A French court on Monday found IMF head Christine Lagarde guilty of negligence over a massive state payout to a tycoon when she was French finance minister, but she will continue to lead the fund.
Lagarde was spared her a fine or prison sentence, and the International Monetary Fund board meeting in Washington said it retains “full confidence” in her ability to continue to lead the organization. Speaking to reporters in Washington, Lagarde said she was not happy with the court ruling, even though she faces no penalty, but would not appeal.
“I am not satisfied, but there comes a point in time when one just has to stop, turn the page, and move on and continue to work with those who have put their trust in me,” Lagarde said, calling the process a “painful” one.
A special court in Paris found against Lagarde over her handling of a dispute between the state and flamboyant businessman Bernard Tapie, which ended in a 404-million-euro award for Tapie. The court rapped Lagarde for failing to contest the massive payment, which was linked to Tapie’s sale of the Adidas sportswear brand to Credit Lyonnais bank.
However, the court exempted her from any penalty, citing her “international reputation” and the fact that at the time of the events in 2008 she was busy fighting a global financial inferno.
The high-flying 60-year-old former corporate lawyer became the first female IMF chief in 2011, succeeding her disgraced compatriot Dominique Strauss-Kahn. And despite her legal troubles she was reappointed in February to a second five-year term. The IMF executive board, which represents the 189 member countries, met on Monday in the wake of the court decision, and said it “reaffirms its full confidence in the managing director’s ability to continue to effectively carry out her duties,” and will continue to work with her “to address the difficult challenges facing the global economy.”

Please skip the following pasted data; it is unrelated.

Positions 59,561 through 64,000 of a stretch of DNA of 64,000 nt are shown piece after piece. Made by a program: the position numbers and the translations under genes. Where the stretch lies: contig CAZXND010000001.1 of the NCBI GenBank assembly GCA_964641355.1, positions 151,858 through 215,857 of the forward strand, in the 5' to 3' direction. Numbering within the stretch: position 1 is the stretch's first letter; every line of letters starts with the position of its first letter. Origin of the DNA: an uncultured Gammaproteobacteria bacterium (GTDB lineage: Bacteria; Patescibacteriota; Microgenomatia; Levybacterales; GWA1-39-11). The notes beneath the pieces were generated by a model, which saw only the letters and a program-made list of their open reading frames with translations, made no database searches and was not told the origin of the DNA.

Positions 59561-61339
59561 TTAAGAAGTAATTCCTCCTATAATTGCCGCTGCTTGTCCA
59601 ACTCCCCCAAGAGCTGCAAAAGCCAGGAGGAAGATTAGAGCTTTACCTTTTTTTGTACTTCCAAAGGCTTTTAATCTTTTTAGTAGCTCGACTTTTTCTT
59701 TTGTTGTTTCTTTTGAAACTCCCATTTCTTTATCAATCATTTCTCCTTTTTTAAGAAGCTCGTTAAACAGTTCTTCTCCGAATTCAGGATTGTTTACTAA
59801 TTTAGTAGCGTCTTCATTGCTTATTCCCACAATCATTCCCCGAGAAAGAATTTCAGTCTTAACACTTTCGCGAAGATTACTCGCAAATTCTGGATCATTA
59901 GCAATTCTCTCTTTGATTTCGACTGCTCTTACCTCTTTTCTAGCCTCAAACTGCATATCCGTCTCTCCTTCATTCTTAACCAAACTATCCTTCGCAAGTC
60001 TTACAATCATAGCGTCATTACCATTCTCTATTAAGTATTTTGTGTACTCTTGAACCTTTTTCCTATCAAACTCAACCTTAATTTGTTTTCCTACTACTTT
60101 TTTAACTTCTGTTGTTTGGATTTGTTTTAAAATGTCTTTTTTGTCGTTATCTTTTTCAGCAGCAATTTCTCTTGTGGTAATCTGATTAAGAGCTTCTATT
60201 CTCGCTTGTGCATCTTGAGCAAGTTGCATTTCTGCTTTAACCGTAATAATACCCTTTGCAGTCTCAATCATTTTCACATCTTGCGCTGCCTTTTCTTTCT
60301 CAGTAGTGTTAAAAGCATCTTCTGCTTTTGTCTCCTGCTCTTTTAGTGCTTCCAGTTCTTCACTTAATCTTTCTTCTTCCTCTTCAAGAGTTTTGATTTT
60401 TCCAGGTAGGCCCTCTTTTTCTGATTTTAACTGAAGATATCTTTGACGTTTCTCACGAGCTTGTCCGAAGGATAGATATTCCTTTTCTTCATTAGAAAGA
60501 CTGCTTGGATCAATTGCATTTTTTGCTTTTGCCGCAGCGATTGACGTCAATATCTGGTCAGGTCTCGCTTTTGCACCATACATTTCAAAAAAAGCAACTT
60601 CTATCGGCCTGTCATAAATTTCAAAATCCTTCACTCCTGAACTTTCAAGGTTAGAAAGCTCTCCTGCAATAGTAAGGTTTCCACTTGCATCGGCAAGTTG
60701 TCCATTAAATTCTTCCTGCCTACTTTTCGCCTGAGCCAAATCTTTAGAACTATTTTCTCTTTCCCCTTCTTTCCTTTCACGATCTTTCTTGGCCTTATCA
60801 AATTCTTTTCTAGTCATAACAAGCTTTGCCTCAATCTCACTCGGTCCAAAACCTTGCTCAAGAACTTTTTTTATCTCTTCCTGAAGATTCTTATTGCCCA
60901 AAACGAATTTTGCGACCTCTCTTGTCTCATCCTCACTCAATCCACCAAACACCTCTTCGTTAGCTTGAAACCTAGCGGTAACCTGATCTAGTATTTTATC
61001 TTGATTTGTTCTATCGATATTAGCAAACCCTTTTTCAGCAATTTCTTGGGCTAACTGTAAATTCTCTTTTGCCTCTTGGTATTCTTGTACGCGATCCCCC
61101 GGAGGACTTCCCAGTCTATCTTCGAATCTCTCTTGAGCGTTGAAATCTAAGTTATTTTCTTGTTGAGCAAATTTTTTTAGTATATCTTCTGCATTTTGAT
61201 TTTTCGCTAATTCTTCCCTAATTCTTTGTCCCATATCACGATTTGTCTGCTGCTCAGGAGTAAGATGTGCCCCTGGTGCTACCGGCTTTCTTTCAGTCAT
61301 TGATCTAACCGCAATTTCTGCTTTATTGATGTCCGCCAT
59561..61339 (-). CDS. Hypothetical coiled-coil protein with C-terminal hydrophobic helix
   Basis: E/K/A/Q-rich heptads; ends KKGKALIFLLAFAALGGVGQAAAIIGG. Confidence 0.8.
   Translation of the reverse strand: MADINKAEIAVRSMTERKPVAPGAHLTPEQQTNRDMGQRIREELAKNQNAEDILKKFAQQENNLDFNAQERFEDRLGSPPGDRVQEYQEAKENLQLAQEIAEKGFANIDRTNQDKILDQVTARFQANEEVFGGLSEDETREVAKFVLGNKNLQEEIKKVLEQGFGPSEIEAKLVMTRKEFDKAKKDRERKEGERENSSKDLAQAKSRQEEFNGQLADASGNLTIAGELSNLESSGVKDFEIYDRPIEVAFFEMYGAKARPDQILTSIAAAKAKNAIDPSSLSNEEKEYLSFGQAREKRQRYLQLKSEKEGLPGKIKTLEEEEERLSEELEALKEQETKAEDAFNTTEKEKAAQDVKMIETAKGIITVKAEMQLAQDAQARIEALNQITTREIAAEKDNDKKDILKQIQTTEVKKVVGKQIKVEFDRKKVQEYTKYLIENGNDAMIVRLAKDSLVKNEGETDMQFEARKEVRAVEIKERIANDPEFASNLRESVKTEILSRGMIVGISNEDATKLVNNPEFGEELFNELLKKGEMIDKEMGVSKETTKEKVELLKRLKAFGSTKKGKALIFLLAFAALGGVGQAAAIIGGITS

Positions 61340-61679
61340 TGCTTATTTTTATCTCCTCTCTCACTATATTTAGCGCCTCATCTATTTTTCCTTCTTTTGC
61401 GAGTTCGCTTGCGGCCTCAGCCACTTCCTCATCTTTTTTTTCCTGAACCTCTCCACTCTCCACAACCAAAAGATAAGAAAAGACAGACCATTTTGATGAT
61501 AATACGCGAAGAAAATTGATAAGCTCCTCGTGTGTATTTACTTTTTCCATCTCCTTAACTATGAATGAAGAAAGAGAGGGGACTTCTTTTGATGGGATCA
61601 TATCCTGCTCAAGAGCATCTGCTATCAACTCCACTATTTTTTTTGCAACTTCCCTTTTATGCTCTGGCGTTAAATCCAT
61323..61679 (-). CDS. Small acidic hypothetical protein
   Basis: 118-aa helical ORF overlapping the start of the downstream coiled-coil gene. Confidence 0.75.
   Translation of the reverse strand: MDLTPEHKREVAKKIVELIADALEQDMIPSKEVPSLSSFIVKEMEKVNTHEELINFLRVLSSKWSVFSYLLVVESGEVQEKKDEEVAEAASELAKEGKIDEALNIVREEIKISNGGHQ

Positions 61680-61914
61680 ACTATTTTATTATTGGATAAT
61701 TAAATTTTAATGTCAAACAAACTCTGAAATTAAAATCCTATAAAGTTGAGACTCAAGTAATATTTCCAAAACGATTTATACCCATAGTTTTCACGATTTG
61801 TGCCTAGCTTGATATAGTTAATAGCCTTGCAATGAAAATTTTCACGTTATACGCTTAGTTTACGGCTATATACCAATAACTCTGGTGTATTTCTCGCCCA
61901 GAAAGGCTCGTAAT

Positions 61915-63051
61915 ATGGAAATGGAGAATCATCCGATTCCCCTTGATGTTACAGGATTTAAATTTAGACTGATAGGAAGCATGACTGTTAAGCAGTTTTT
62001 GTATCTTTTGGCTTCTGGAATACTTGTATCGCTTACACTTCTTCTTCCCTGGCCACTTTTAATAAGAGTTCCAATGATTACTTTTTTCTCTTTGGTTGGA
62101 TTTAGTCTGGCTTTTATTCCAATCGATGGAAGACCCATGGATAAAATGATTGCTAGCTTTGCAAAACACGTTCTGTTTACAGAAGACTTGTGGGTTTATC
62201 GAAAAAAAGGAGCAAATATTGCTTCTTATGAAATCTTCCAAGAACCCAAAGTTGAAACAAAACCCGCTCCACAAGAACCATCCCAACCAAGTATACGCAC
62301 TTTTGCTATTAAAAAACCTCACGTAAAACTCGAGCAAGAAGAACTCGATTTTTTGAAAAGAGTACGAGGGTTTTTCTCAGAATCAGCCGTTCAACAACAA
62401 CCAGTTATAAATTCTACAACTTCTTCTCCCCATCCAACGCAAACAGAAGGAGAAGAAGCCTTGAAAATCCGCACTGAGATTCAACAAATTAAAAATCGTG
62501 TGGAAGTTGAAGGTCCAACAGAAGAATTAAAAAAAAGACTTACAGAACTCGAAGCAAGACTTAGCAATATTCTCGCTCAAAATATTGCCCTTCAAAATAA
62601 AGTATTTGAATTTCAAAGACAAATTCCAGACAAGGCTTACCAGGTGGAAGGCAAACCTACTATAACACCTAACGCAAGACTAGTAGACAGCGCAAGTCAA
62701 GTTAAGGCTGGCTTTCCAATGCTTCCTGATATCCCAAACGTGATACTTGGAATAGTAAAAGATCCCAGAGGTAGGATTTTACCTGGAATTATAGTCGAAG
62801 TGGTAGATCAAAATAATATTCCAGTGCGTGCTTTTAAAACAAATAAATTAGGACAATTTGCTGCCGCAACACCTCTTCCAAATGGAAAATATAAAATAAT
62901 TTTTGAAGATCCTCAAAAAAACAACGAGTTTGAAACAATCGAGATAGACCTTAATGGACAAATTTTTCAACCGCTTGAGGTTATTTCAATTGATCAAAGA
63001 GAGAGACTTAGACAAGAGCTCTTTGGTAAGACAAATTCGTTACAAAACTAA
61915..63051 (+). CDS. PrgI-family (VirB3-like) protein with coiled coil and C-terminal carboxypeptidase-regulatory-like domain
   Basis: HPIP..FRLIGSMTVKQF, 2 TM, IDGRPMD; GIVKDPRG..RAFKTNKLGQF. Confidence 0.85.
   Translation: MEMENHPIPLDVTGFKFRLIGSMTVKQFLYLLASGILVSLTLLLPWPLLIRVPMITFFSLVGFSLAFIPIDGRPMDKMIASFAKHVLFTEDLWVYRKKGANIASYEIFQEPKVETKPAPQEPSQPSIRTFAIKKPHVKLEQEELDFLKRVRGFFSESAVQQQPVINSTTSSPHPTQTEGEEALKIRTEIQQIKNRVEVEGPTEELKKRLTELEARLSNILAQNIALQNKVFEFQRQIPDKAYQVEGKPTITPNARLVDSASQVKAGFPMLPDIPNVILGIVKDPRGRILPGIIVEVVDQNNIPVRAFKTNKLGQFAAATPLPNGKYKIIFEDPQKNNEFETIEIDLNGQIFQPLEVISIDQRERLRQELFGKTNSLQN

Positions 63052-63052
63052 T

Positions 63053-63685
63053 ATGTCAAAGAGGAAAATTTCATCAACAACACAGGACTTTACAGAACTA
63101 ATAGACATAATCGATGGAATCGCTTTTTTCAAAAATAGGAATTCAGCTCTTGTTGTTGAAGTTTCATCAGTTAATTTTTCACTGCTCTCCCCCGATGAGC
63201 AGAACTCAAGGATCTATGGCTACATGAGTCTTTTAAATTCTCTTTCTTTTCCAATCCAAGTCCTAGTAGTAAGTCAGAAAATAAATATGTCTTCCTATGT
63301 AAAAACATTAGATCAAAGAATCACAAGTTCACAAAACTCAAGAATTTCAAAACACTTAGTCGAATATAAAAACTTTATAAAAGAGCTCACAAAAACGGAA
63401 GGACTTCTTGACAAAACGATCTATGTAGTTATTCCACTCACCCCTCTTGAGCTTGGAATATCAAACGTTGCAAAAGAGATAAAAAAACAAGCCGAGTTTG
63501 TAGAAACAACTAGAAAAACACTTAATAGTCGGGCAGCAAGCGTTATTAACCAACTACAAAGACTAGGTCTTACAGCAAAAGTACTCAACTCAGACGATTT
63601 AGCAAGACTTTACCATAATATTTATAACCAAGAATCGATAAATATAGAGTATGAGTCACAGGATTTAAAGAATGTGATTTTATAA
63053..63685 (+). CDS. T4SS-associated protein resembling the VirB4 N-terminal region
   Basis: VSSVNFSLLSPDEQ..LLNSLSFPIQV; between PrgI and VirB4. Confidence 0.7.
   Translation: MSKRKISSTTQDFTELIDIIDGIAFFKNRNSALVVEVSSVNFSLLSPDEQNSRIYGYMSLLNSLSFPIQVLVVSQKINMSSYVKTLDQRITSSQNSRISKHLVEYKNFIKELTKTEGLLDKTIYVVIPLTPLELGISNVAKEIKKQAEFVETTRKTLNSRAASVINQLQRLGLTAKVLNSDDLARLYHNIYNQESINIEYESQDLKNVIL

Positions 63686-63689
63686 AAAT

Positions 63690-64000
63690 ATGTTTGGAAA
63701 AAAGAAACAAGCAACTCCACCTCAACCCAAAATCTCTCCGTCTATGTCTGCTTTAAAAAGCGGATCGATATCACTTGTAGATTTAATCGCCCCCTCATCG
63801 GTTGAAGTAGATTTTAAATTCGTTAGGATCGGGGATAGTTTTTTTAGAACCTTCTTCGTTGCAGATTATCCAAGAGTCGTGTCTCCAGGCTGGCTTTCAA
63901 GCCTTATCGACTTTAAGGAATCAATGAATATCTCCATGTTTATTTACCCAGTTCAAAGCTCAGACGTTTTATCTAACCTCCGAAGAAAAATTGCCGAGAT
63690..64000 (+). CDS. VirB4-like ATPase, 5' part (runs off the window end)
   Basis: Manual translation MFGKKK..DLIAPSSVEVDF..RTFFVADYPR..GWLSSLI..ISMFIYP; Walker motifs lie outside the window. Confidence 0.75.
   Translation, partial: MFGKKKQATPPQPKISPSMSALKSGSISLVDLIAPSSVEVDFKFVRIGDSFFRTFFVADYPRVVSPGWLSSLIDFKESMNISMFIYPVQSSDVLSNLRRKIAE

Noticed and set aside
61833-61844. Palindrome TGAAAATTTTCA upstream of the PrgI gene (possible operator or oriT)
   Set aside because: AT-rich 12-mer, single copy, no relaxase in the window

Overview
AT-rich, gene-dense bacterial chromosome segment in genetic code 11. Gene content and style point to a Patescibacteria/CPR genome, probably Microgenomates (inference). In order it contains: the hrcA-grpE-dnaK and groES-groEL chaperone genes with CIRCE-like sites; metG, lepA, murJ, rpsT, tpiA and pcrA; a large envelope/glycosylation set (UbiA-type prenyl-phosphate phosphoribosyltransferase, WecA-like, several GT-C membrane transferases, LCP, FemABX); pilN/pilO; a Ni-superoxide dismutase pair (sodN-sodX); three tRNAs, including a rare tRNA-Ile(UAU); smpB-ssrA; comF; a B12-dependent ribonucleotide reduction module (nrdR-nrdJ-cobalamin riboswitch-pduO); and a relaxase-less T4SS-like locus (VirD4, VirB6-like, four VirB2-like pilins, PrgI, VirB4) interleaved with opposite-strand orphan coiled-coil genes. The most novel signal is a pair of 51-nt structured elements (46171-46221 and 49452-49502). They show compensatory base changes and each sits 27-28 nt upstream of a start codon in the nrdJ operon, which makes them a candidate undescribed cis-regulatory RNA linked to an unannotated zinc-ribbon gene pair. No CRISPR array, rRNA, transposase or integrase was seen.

The French government expressed continued support for Lagarde, saying it “retained its utmost confidence in her capacity to carry out her responsibilities.”
U.S. Treasury Secretary Jacob J. Lew issued a statement of support immediately after the IMF board decision, calling her “a strong leader of the IMF” and praising “her ability to guide the Fund at a critical time for the global economy.”
Lagarde was tried over her decision to allow the long-running dispute over Tapie’s sale of Adidas to be resolved by a private arbitration panel instead of by the courts, and her failure to contest the staggering amount of the resulting award. An investigation later showed the arbitration to be fraudulent.
Tapie, who was later ordered to pay back the money, is among six people charged with fraud in a separate criminal case, along with the boss of Orange telecoms company, Stephane Richard, a former aide to Lagarde.
Lagarde’s case was heard by the Court of Justice of the Republic—a tribunal of judges and members of parliament that hears cases against ministers accused of wrongdoing in office. The punishment for negligence theoretically carried a one-year prison sentence and a 15,000-euro fine.
Lagarde told the court during her five-day trial last week she had acted in good faith. “My sole aim was to defend the general interest,” she said, a sentiment she repeated in her statement in Washington.
The court noted however that her inaction allowed Tapie and his wife to pocket 45 million euros in “moral damages” for alleged emotional harm.
Lagarde’s voice cracked with emotion as she said on Friday that the case had put her family—she is the mother of two sons—through a “testing” time.
Prosecutor Jean-Claude Marin had described the evidence as “very weak” and said he was opposed to a guilty finding. Coming in the middle of the global financial crisis, the payout to Tapie, a supporter of Lagarde’s then boss, ex-president Nicolas Sarkozy, caused shock in France.
Tapie had sold Adidas to Credit Lyonnais for the equivalent of 315.5 million euros in 1993. The bank sold it on the following year for 701 million euros, prompting claims from Tapie that he had been cheated.
Lagarde, who was a relative newcomer to government at the time, told the court she had been busy with the financial crisis and that the arbitration process was “not a priority” at the time. “The risk of fraud completely escaped me,” she said.
Lagarde has won plaudits for her performance as IMF managing director and has been a key player in bailout negotiations for Greece. She has also worked to reform the U.S.- and Europe-dominated institution to reflect the growing global economic power of big emerging market economies, especially China.
Her trial landed the IMF back in the headlines for alleged wrongdoing by its bosses, five years after Lagarde was chosen to succeed Strauss-Kahn when he resigned to fight sexual assault charges. His case was later dropped and a civil case was settled out of court.